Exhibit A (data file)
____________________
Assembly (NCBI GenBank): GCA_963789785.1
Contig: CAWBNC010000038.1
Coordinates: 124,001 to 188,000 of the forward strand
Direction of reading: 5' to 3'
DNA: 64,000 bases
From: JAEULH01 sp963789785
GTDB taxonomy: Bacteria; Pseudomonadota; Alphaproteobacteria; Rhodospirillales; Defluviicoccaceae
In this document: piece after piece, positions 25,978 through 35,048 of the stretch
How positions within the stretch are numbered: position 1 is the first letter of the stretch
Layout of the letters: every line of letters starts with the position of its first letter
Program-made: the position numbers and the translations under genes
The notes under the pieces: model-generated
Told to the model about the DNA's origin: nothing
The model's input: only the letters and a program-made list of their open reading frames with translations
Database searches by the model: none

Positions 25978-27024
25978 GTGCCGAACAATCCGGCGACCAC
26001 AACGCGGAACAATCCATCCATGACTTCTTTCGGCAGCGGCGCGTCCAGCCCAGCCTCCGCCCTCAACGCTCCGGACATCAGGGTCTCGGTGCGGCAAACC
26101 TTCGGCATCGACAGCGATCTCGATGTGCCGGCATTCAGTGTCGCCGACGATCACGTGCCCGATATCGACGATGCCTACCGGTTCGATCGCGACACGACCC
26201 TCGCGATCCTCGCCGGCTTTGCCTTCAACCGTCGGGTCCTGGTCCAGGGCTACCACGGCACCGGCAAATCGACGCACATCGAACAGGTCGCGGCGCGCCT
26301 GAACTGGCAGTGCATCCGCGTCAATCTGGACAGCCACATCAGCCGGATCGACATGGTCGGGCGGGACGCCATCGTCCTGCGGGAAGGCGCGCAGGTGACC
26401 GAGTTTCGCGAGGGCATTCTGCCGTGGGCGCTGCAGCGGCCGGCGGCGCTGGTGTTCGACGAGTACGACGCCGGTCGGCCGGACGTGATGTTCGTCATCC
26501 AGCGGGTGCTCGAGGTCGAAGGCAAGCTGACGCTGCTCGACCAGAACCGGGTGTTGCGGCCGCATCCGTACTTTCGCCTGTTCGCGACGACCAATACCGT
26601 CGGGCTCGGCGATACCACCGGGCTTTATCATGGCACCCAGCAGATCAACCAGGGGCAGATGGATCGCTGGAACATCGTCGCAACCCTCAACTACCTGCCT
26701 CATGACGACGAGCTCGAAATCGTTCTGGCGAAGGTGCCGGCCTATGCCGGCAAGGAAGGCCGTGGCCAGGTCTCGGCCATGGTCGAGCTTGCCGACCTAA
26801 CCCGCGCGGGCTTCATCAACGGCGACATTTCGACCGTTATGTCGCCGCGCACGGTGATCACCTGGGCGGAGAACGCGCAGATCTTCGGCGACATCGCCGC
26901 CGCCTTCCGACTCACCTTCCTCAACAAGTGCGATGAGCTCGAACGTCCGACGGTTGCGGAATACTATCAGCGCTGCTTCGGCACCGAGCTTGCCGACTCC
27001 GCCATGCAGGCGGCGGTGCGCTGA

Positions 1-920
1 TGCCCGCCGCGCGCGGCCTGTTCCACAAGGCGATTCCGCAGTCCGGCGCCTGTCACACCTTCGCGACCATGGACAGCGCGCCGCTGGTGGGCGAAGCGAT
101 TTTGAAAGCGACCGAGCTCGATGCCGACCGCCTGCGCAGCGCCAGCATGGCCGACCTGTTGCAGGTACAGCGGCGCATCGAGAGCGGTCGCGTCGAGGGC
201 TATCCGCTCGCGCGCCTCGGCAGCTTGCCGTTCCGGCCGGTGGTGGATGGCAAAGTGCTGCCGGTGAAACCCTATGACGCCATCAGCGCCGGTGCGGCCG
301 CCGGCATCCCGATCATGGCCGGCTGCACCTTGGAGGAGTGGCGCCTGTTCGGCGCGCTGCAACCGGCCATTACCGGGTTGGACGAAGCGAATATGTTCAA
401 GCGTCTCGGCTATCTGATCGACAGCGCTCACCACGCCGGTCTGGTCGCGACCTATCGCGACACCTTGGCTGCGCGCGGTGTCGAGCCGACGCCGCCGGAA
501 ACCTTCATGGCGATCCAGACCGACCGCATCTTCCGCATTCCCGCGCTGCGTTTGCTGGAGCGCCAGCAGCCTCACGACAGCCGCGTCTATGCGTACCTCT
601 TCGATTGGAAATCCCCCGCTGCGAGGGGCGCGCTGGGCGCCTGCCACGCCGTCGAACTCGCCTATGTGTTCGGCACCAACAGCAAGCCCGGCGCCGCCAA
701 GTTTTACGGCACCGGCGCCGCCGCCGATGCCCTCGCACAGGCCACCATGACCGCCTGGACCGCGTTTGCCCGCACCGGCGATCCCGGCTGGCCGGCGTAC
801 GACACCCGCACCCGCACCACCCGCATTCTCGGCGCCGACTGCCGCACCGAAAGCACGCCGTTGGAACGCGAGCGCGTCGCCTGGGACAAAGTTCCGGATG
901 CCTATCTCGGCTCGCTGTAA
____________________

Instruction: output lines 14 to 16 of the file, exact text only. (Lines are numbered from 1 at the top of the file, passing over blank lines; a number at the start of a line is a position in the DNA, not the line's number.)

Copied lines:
The model's input: only the letters and a program-made list of their open reading frames with translations
Database searches by the model: none

Positions 25978-27024